- Grain which is darker than the rest and should not be confused with pitch streaks.
DBH (Diameter Breast Height)
- The diameter of a tree at breast height (4.5 feet above ground), together with the estimated height of the usable logs in a tree is used to determine the volume of lumber likely to be yielded in a log depending on the log scale used
- Decay is disintegration of wood due to the action of wood-destroying fungi: the words "dote" and "rot" mean the same as decay.
Advanced decay - The older stage of decay in which the destruction is readily recognized because the wood has become punky, soft, and spongy, stringy, ringshaked, pitted, or crumbly. Decided discoloration or bleaching of the rotted wood is often apparent.
Incipient decay - The early stage of decay that has not proceeded far enough to soften or otherwise perceptibly impair the hardness of the wood. It is usually accompanied by a slight discoloration or bleaching of the wood (see Spalting).
- A knot which, due to advanced decay, is not so hard as the surrounding wood.
- Generally trees that have broad leaves that are shed in the fall. Usually it is a hard wood.
- An irregularity found in a board that lowers its strength and value. Common defects are knots, staining, checks, etc.
- As usually applied to wood of normal cellular form, density is the mass of wood substance enclosed within the boundary surfaces of a wood-plus-voids complex having unit volume. It is variously expressed as pounds per cubic foot, kilograms per cubic meter, or grams per cubic centimeter at specified moisture content.
- Annual rings at an angle with the axis of a piece as a result of sawing at an angle with the bark of the tree or log. A form of cross-grain.
- Certain hardwoods in which the pores tend to be uniform in size and distribution throughout each annual ring or to decrease in size slightly and gradually toward the outer border of the ring.
- Hardwood or softwood lumber, a term generally applied to lumber when the nominal size is 2 inches thick and 2 or more inches wide. The National Grading Rule for Softwood Dimension Lumber defines "dimension" as lumber from 2 through 4 inches thick and 2 inches and wider.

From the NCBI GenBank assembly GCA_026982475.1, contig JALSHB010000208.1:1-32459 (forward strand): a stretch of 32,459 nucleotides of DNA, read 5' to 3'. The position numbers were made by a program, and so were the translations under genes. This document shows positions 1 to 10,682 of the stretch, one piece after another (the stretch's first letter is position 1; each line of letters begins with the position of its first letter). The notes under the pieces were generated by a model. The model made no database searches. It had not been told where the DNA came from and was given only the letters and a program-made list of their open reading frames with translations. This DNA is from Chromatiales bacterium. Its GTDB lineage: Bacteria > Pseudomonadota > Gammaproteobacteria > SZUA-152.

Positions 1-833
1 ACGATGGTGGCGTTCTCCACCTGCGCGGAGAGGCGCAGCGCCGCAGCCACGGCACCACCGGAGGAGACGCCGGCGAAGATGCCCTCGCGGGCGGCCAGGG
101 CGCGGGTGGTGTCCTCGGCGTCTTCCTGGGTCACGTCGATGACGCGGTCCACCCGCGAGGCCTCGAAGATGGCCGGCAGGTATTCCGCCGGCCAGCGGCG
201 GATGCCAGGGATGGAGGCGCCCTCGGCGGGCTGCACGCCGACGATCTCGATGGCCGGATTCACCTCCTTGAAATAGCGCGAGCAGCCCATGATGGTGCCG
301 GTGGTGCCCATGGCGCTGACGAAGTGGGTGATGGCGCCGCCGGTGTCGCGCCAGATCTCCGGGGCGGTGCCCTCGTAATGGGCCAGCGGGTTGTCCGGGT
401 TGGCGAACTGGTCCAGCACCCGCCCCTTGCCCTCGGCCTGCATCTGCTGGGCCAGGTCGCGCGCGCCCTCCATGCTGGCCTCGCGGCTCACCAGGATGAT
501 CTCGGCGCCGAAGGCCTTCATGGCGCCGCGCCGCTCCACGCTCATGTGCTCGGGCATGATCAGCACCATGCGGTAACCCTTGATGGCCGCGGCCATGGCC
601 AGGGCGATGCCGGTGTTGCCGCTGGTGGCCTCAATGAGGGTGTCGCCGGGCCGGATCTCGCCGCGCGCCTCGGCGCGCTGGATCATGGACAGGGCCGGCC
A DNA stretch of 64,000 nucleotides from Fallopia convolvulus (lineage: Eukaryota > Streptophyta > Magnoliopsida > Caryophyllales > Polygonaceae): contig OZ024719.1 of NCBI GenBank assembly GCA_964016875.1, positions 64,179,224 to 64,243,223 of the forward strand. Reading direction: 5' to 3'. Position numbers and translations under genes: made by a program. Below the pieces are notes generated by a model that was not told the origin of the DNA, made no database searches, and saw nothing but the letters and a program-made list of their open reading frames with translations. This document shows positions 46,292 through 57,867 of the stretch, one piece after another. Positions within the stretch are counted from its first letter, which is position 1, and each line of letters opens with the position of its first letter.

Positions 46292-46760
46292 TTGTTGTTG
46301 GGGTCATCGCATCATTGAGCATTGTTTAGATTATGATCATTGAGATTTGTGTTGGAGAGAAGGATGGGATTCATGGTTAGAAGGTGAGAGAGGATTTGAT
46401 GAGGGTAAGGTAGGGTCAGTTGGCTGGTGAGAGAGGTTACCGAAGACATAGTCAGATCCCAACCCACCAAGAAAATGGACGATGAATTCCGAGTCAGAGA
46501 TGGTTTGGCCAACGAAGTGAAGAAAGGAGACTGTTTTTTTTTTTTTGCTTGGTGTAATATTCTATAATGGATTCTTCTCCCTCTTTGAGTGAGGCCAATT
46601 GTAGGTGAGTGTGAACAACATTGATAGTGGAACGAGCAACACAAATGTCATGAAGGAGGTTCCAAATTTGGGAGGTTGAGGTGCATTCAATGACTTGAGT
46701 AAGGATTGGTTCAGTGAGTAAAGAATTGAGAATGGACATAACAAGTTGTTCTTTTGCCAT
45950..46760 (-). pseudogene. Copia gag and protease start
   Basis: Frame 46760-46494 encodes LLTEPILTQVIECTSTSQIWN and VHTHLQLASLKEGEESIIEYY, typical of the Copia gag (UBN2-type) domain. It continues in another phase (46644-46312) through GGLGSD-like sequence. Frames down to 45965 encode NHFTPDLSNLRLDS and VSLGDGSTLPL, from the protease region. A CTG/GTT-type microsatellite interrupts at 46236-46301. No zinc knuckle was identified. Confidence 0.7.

- A term largely superseded by the term "hardwood dimension lumber." It is hardwood stock processed to a point where the maximum waste is left at the mill, and the maximum utility is delivered to the user. It is stock of specified thickness, width, and length or multiples thereof. According to specification it may be solid or glued up, rough or surfaced, semi-fabricated or completely fabricated.
- a measure of movement in service when the wood is subjected to moderate changes in humidity. Descriptions include:
Very Unstable - Can be a large change.
Unstable - Fairly large change.
Stable - Small change.
Very Stable - Very little change.
- Changes in the color of wood which affect only its appearance.
- Lumber that grows in the United States.
- 1) A device used to hold a log in place on the sawmill while it is being sawn. 2) that critter that gets underfoot when you are trying to work in your shop!
- "Dote," "doze," and "rot" are synonymous with "decay" and are any form of decay which may be evident as either a discoloration or a softening of the wood.
Double end trimmed
- Both ends cut reasonably square by a saw.
- Surfaced with a planer.
Dressed and matched
- Lumber that has been worked with a tongue off center on one edge of each piece and a groove on the opposite edge to provide a close joint by fitting two pieces together.
- The dimensions of lumber after being surfaced with a planing machine. The dressed size is usually 1/2 to 3/4 inch less than the nominal or rough size. A 2x4-inch stud, for example, actually measures about 1 1/2 by 3 1/2 inches.
- Seasoned, usually to a moisture content of less than 19%.
- An enclosed chamber in which temperature and humidity conditions are subject to control for the purpose of drying lumber.
- A term loosely applied to many types of decay but especially to that which, when in an advanced stage, permits the wood to be easily crushed to a dry powder. The term is actually a misnomer for decay, since all fungi require considerable moisture for growth.
- A general term for permanence or lastingness: frequently used to refer to the degree of resistance of a species or of an individual piece of wood to attack by wood-destroying fungi under conditions that favor such attack: in this connection the term "resistance to decay" is more specific.
The Wood Glossary